People are searching for more on-demand entertainment. We’re time-restricted and want to be digitally entertained when we want, where we want.
Whether this is reading articles, or watching videos, we have an incredible range of topics and answered questions at our fingertips. With YouTube being the second most popular search engine next to Google, it’s no surprise that we are influenced by what we watch. From iPhone reviews, new PS4 game walk-throughs and fashion and beauty favourites, this avenue is a growing one for marketers and it is clear there are a huge number of key individuals influencing public opinions and buying habits.
Fashion and beauty vlogger Zoella (Zoe Sugg) has over 9.9 millions subscribers on YouTube and is the 50th most subscribed channel on the platform.
Influencers are defined as individuals with a considerable follower base on social media, who are believed to have a seriously strong influence on trends, opinions, and buying habits of their followers. Whether it’s through blogging, making videos on YouTube, or posting on social media, a huge number of companies are adopting influencer marketing into their marketing budgets.
How does it work?
We see a huge amount of ‘native marketing’ or ‘advertorials’ online – advertising that is made to look natural and fit in with our natural user journey, but are paid. It works under a partnership agreement where both sides benefit. This could be bloggers including a certain brand in their most recent ‘favourites’ Instagram post for a paid collaboration or a suggestive paid ‘ad’ at the bottom of a blog post that recommends a product or service. Commonly for the retail and eCommerce industry, blogger outreach works well on a freebie-for-review basis, where in exchange for free samples, it’s suggested the blogger writes an honest review, or posts about it on their social media channels.
CEO of Influencer Marketing platform MuseFind, Jennifer Li says “Influencer marketing is based on the economy of trust. What that means is, as a follower, I can just as easily unfollow an influencer as I can follow them. So I could say, ‘I’m not going to follow this influencer anymore because I feel like she’s advertising too much or she’s not authentic or she’s not working with brands that are really high quality.’ On the positive side, that means the brands that do get to work with influencers create much higher purchase intent with their customers,”. (Source) There are many other ways brands go about it, from paying for features to collaborating on competitions or campaigns. This form of marketing is allowing brands to get creative, and take a hands-on approach to spreading awareness, and ultimately, sales.
- Trust – 86% of women online turn to social networks before making a purchase and, as bloggers tend to work on an honest opinion, trust basis, positive reviews and plugs can be hugely beneficial.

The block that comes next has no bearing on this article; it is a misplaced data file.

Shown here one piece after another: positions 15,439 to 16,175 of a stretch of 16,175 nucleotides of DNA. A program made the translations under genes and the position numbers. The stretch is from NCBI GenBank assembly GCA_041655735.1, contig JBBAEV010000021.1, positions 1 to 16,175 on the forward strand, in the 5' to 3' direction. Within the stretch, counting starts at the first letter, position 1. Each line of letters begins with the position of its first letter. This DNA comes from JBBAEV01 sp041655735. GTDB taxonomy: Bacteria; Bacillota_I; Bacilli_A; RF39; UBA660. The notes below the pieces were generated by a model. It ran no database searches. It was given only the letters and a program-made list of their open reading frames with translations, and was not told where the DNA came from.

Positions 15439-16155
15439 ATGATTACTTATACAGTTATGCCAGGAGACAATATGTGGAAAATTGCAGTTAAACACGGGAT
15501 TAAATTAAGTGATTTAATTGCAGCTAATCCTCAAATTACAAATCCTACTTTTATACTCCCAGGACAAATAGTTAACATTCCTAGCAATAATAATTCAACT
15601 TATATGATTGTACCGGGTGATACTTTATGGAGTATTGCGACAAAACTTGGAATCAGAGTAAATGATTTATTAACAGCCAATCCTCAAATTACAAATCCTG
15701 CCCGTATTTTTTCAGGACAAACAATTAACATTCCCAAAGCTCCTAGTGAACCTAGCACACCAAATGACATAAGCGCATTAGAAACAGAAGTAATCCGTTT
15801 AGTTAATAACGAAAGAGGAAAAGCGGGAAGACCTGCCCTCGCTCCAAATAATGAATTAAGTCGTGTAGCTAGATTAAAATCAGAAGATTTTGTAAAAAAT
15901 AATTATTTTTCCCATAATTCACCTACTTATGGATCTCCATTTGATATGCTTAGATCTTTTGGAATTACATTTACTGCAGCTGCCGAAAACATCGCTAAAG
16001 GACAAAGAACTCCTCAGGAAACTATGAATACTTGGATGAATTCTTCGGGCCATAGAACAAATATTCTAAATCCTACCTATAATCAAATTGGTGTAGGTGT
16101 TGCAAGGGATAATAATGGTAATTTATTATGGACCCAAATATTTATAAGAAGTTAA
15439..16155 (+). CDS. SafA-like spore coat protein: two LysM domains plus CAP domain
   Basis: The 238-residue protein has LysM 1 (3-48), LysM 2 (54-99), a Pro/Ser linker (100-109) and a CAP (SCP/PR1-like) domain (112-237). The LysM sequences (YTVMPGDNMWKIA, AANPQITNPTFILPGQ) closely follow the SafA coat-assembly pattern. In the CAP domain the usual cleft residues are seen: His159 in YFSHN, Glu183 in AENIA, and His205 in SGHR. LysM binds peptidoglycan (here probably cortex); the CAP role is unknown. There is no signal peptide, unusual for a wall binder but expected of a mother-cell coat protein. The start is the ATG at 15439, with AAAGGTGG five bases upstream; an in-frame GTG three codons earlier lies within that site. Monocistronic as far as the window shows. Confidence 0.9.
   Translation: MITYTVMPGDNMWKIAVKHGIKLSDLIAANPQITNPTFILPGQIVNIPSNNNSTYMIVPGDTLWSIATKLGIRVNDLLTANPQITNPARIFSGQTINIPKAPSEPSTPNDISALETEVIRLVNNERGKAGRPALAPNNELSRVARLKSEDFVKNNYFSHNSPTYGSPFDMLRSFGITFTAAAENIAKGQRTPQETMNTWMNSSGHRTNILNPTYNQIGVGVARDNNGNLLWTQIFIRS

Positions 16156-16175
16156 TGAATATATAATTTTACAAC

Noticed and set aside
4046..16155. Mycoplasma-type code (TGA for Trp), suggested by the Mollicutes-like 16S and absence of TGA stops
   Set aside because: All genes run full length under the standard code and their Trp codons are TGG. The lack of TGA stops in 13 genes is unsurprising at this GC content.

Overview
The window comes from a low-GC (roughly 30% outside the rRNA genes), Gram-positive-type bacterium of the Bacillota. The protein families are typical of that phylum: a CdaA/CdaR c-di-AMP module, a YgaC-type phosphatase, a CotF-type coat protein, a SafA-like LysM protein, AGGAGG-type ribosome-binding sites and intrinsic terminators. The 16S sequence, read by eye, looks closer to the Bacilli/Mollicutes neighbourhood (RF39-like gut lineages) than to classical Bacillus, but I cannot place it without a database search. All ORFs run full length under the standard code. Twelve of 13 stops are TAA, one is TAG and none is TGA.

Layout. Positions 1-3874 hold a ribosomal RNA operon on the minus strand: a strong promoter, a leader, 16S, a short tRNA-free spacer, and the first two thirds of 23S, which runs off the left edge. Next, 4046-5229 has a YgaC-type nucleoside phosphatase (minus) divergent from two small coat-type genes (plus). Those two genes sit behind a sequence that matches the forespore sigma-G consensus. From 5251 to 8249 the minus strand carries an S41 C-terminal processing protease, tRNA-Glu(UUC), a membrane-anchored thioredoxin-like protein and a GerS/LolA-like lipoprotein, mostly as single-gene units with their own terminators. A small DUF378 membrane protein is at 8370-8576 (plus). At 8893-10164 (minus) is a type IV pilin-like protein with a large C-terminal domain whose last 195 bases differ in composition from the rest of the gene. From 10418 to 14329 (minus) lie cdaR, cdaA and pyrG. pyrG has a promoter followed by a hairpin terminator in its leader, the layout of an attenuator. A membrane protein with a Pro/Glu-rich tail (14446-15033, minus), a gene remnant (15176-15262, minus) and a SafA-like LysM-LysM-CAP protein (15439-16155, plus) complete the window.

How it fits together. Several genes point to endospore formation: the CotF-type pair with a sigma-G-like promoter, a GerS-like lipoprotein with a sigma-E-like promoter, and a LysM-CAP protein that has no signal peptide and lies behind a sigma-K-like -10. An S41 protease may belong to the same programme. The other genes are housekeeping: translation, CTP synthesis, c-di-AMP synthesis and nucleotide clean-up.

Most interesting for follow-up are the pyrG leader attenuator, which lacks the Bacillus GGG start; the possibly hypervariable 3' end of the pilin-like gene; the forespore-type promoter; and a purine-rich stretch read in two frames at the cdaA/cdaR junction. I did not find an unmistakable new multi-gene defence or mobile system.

- Audience – With the right research, influencer marketing allows you to tap into your influencer’s existing loyal following (which should be your target audience too) and introduce them to your brand.
- Social Media content – if your influencers are sharing their thoughts about your brand or product to their followers, it provides you with invaluable social media content to share, re-tweet, and re-post. This not only gives a nod to the influencer themselves, but shows your following that you’re engaging with a similar audience and legitimises you in the industry.
- Expertise – For a lot of influencers, doing just that is their sole career. They’re social media savvy, forward-thinking and have their viewers/readers in mind. Working in a collaborative relationship allows them to present your product or brand in a way that they know works for their follower base, create aesthetically pleasing, entertaining content that can work wonders for your brand image.
- SEO – Link building is an incredibly important aspect of good SEO; it shows Google your site is legitimate and useful and allows it to match your site to a searcher’s intent. The more authoritative inbound links you get to your website, the better and if your bloggers are reviewing you, this will come alongside it.
- Find the right influencers – You should be finding influencers and bloggers that have a target audience that you’re looking to tap into. Approaching a 21-year-old male, fashion graduate to review a tech gadget won’t necessarily do anything for you if his followers follow him because of their interest in his style. Do your research, and think quality over quantity.
- Don’t presume a positive review – Just because you’re sending a free sample, doesn’t mean you should expect your blogger to give you a positive plug no matter what. Influencers are influencers because their follower base appreciate and trust their opinions – provide genuinely good products, and the positive reviews will come naturally.
- Be respectful – Don’t forget that the people you’re approaching probably get a lot of emails, so be genuine, use their first name, prove that you’ve done your research and show them why you think they’d be a great fit for your brand.